If you spend 18 months developing your “stealth startup”, you’re going to get killed by Microsoft or some other company that actually ships product while you’re gathering hype. The hype may get all the attention, but every second you spend on hype is a second your competitors are improving their products. Don’t waste time that could be spent of features on hype, since not everybody plays that game. It’s a losers game.

March 1st, 2006 Posted by | General, Live, Windows | one comment

Windows Live Local Goes StreetSide

Windows Live Local has added a new feature: street-level images. Now, while Amazon’s A9 has had block images of storefronts for a while, Microsoft’s approach sends you driving down the street in a virtual car.

You choose between a sports car, race car and walking view. You see the street through the car’s windshield, three images (front, left and right) on the top half of the screen, surrounded by the car’s dashboard. On the bottom half of the screen, you see the roads, along with the image of a car. Using the keyboard, you can drive the car through the streets, with the images at the top updating as necessary.

I’m told that, on a fast enough connection, images update instantly, fast enough that you feel like you’re driving down the road, but I guess my connection isn’t enough. I’ve found that the best results are not with the default Hybrid view, but with the Street view, which shows you just the pictures, so you know exactly where to drive, with a decent idea of what to expect.

They won’t say which cities are coming, largely to manage expectations, but also to prevent people from tracking the van and standing on the streets with signs so as to get in the index.

Notice the Xbox 360 controller lying on the dashboard in the virtual cars. It works well in IE and Firefox, and runs, albeit buggy, in Firefox.

Scoble’s video on Channel 9 is pretty interesting. I ran into Robert yesterday at SES, and he was talking up StreetSide. He mentioned that there are a lot more options for the user interface, since the cameras are mounted all around the car. I noted that it would be interesting to point a camera at an upwards angle (in big cities), so as to see the buildings from street level.
(via Emad Fanous)

March 1st, 2006 Posted by | General, Live, Local, Windows | one comment

Paint.Net 2.6

The latest version of Paint.NET is out, version 2.6, it offers full 64-bit support (including an installer that works regardless of 32- or 64-bits and does the work for you), color curve adjustments, seven new layer blend modes, aesthetic improvements, better performance and zooming and support for really high screen resolutions, among many other improvements and fixes. You can, as always, get it here.

Paint.NET is a free image editing tool for Windows systems running the .NET framework. It is extremely powerful, and a viable alternative to Photoshop. If you really love Paint.NET, as I do, you can donate some cash, all of which goes to the University of Washington to help them pay for equipment and curriculum.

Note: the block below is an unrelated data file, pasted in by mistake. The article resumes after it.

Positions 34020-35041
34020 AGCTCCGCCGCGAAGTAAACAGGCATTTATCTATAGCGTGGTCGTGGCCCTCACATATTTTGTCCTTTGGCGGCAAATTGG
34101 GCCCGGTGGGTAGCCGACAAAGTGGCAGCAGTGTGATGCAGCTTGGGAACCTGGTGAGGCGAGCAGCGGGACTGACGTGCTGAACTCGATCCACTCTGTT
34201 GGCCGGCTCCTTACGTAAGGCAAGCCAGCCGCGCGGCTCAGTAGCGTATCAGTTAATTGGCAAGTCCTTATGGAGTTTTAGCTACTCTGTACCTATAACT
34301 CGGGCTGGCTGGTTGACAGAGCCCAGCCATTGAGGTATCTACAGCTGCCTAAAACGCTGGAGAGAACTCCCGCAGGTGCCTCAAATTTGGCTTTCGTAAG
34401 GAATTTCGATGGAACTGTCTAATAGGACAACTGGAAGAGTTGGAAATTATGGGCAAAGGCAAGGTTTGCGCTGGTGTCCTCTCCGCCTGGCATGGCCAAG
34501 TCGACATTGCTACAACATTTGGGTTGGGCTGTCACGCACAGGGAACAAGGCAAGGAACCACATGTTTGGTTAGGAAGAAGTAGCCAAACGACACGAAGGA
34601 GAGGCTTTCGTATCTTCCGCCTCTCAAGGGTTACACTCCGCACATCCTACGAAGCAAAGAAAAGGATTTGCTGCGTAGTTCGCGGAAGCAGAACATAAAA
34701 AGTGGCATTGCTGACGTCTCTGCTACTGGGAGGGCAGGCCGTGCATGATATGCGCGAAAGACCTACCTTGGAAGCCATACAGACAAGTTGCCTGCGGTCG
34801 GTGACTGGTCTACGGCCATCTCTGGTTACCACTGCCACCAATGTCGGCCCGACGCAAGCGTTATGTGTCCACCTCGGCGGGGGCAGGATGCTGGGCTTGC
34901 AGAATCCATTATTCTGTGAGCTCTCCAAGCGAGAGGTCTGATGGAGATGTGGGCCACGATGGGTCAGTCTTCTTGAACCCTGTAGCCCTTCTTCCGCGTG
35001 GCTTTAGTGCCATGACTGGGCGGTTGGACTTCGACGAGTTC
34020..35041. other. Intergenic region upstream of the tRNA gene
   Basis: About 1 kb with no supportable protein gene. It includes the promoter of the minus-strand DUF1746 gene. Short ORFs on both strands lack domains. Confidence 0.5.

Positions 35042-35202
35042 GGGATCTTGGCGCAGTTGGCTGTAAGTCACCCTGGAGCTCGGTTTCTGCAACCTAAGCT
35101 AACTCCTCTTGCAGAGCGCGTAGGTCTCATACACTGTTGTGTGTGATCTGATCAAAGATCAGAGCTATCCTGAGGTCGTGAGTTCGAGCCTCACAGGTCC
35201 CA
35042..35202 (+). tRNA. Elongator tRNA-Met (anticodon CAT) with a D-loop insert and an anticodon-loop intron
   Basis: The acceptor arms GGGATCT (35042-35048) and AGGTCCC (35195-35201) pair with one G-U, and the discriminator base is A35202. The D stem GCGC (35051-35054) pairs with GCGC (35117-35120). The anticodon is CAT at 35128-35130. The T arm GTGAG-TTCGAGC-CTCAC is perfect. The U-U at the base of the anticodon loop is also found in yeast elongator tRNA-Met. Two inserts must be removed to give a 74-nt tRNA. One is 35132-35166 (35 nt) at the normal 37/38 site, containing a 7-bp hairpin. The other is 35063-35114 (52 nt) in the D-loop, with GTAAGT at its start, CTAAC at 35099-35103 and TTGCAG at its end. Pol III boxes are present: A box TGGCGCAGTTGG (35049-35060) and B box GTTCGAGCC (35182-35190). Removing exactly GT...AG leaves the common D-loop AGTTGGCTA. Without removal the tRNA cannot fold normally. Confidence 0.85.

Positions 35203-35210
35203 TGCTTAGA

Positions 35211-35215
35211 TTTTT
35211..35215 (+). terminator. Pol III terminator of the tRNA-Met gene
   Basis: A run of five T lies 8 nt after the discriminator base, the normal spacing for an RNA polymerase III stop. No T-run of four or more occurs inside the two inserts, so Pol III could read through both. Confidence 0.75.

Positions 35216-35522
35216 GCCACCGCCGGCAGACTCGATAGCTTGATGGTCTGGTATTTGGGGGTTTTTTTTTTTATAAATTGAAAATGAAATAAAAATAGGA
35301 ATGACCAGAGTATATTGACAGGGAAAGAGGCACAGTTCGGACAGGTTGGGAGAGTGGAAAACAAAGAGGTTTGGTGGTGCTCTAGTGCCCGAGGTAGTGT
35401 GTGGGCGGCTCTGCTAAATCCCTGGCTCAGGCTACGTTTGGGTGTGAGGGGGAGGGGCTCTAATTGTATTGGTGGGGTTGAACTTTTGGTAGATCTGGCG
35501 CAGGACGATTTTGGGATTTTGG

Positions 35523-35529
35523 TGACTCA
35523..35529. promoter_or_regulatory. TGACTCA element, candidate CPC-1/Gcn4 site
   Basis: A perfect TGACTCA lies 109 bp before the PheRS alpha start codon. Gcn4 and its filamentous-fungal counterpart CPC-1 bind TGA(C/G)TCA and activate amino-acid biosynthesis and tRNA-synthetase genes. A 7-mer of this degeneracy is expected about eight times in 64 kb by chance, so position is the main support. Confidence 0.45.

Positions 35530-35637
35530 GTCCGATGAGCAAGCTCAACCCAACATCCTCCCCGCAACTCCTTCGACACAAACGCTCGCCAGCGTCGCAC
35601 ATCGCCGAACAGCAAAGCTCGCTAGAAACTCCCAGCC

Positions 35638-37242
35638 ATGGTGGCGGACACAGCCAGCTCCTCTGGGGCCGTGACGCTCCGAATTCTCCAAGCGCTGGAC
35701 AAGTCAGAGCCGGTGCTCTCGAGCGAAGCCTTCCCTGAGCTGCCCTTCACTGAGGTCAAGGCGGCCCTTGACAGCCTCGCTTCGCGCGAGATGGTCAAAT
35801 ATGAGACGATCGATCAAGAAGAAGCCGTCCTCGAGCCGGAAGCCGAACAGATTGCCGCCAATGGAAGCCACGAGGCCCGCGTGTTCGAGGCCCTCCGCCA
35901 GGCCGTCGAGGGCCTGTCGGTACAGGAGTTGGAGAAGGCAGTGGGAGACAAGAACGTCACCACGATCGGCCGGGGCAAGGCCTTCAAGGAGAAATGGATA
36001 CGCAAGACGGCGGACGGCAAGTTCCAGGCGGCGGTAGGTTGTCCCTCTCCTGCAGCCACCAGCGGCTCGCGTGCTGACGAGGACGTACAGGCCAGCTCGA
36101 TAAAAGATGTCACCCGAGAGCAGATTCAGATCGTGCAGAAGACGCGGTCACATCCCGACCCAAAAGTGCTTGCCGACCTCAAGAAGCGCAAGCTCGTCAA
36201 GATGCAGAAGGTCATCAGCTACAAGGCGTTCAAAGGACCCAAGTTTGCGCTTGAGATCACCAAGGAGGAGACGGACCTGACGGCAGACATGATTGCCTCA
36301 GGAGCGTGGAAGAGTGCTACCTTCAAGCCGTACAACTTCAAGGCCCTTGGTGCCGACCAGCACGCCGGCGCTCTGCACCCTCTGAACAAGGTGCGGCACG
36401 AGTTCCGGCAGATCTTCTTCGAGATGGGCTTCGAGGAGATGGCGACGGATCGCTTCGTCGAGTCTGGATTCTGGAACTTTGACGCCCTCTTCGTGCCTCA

To coincide with the release, Betanews has a profile of project lead Rick Brewster. Rick recounts the history of the program, from its early days as a Microsoft-mentored student project to its current state as an unofficial, independently developed product. He also explains their philosophy regarding the goals of the project.
(via Mary Jo Foley)

March 1st, 2006 Posted by | Applications, General | no comments



Button Mashing 360

The Horipad EX Turbo, a new controller for the Xbox 360, lets you button mash, to the extreme! The officially licensed controller, which, according to Kotaku, retails for about $30 (3,500 yen), can be set to repeat the A/B/X/Y buttons at a rate of 13 or 26 presses per second.

At the Ask.com party Monday night, they had wireless original Xbox controllers with turbo options. The things were awful. I don’t know what company made them (they came in black or white is all I can remember), but the turbo controls were unintuitive and got stuck. They had to remove the batteries, replace the controllers, the damn things just got in the way and were really annoying. I hope Hori’s don’t have the same problem. If anybody gets their hands on one, let me know.

March 1st, 2006 Posted by | General, Xbox, Xbox 360 | no comments

Halo 2 For Windows Vista News

Bungie has issued a status update for the coming Windows Vista version of Halo 2. Basically, they don’t reveal much except to say the obvious (Halo 2 PC will run at resolutions other than 480i, since that’s what PCs do), the dissappointing (Halo 2 online won’t use Xbox Live, and you won’t get to play with Xbox players) and the very cool (map customization):

There will also be some kind of map-customization ability. Does that mean you can build your own maps from scratch, pixel by pixel, importing your own textures, scripts and detailed shaders? Or does it mean one empty room and a crate? Well, we’ll have more news on that later this year, but it will be cool, we guarantee that.

Oh hell, there’s one more: They might be working on Halo 2 for the Mac. Maybe. We’ll see on that one.
(via Mac Davis)

March 1st, 2006 Posted by | General, Halo, Vista, Windows, Xbox, Xbox Live | no comments

links for 2006-03-01

March 1st, 2006 Posted by | Bookmarks, General, Live, Search, Windows | no comments

Conversation Threading In Outlook

Peter Jelliffe posts on a feature in Outlook that few people use: Its ability to group messages by conversation, a lot like Gmail does. It doesn’t work exactly the same, but it does make Outlook a lot more useful.

Basically, just add the “Conversation” column to Outlook, right-click and select “Group By This Field”, and make sure “Show in Groups” is unchecked. Then, messages are grouped together in your inbox, and new messages that are part of the same conversation are shown together with previous messages.

Of course, to be truly like Gmail, you’d have to have sent messages placed in your inbox along with incoming messages. Also, Outlook is simply grouping messages by the subject, regardless of how many years ago that message was sent, so you could see some weird groupings.
(via Lifehacker > Findory)

March 1st, 2006 Posted by | Applications, General, Outlook | no comments